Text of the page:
When a gallery exhibited some of Melissa’s and my photographs, we were asked to supply accompanying material—so we put together this simple little book. We are working photographers, and we seldom get a chance to stop and ponder our work. But for this little book, we did. I printed 2 x 3 foot sheets of thumbnails, which we cut out and left on a counter for weeks. Melissa periodically rearranged them into diptychs and so did I… our only motive was to have pleasant pairings. Sometimes the pairing hinged simply on a gesture, a similar embrace, an emotion, color, or whatever just felt right visually. Other times the pairing worked as opposites—as in the yin and yang of life. When we reflect on this visual language, it isn’t so surprising that connections are made across cultures. But what was startling was seeing that these connections exist across species as well.
Duality, Dualism, Pairing off, Mind and Matter, Body and Soul, Two-part harmony… none of these are new concepts. If you just look at how species pair off… duality surrounds us. Not to mention that Melissa and I have lived in dual cultures for the last decade or so, and there are two of us contributing to this project. And more fundamentally, as we bounce from our comfortable little culture to radically different ones, we wonder about the basic nature of ourselves—and the patina of culture layered over those basic needs.
The hierarchy of needs for any animal is: food, safety, and sex—in that order, according to a researcher I was with when they reintroduced wolves into Yellowstone. These basic requisites are at the core of every one of us, but in humans they lie beneath layers of culturally specific patina that simulate diversity. These needs are more complex because they are inter-related. Simply put, there are two things driving us at any given time. And confusion between our inner beast and our culture’s groupthink, between what is “animal” and what is “human,” shows up over and over again as we go about lives and our work as photographers.
The food part of this dynamic is simple: If you do not eat, you die. Bouncing between St. Moritz and Sudan made me think differently about the world in general, but especially about food. In one place there are many layers of cuisine to choose from, and in the other, the only choice left was for leaves in the tops of the trees because the ones on the lower branches had already been consumed by the many people driven out of their villages.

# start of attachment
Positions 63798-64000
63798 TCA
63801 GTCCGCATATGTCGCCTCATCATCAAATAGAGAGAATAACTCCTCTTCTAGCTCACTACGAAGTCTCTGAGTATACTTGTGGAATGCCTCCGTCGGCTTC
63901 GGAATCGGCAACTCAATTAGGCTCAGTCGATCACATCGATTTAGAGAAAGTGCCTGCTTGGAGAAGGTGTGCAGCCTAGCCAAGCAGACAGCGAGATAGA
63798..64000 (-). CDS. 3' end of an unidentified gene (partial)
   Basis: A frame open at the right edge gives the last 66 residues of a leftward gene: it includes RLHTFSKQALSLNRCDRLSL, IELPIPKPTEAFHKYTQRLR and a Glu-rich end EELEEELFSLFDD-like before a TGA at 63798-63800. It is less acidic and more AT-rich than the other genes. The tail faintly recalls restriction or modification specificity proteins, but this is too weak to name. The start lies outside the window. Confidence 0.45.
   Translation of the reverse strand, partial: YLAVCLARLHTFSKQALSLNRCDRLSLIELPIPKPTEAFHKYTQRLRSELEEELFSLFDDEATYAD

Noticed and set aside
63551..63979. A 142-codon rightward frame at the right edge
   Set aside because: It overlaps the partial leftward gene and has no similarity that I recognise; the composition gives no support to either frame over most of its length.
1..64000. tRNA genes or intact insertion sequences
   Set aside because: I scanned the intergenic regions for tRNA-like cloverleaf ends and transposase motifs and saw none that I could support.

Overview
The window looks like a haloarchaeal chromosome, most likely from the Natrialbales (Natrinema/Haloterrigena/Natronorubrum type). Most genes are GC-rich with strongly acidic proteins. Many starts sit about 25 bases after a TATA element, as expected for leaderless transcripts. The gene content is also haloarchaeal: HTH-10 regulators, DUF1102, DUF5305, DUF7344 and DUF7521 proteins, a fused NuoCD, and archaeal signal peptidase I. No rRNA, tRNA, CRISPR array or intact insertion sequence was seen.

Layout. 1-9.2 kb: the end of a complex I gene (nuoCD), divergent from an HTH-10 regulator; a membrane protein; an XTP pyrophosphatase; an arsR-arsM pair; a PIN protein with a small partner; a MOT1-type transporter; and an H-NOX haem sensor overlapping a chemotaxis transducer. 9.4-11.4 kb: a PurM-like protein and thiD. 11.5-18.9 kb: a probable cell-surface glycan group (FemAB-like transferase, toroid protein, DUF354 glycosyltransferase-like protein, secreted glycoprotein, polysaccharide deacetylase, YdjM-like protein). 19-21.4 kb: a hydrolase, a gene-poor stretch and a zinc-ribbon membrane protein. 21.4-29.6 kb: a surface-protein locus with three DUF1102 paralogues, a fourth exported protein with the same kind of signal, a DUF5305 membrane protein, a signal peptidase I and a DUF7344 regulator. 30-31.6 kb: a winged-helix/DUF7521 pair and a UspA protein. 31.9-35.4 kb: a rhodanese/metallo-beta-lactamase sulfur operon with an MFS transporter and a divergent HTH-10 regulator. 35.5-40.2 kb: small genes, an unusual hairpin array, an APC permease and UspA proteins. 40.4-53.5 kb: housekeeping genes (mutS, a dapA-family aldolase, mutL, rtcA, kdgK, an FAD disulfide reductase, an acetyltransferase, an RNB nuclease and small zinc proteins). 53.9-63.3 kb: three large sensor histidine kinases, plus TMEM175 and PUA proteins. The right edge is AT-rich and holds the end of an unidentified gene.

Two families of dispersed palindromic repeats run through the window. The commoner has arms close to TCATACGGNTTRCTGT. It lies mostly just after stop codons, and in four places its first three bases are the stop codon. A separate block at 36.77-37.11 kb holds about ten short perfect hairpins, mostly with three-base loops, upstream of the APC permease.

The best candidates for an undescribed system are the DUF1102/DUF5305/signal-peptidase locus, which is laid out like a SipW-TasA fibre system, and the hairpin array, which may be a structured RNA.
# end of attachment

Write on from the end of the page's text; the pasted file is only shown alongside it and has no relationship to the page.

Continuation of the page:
Safety and sex are much more complicated. As I write this, I wonder why the villagers I have been photographing designate some children “cursed” and kill them? Sex is very free in this village but if a child is created before the father has gone through a ceremony where he jumps over the back of a line of bulls, the child is killed shortly after birth. The mother, by tradition, puts soil in the infant’s mouth and leaves it in the bush to die. The animal instinct to protect her young exists, but it is overruled by the “group think” of her culture, which dictates she kill her own newborn child. Group think in Pakistan makes a boy believe it is not only justified but necessary to stone his sister to death if she flirts one too many times with the neighbor boy on the roof top. Family honor trumps protecting one’s own flesh and blood in both of these cases. These situations are criminal and perverse to outsiders, but make perfect sense to those within the culture.
Moving between contrasting cultures can be challenging, but it brings fascinating insight into how we are all connected. Younger and amateur photographers often want to show how wacky, how different people are. All Melissa and I are really interested in, at this point in our lives, is showing how we are all basically the same.
We are connected—maybe this is my religion—we are flawed, we are malleable, we often don’t recognize the very basic drives we have, and our animal nature gets subverted through culture, religion and other group thinks. But at our core, we are all the same. And by all of us, I mean ALL of us. As I’m photographing a grizzly bear eating a salmon like a popsicle, I’m wondering what is for dinner. As I’m riding across open savannah in Ethiopia, the guide points out a dik-dik and says, “Where is the other one? They all travel in pairs.”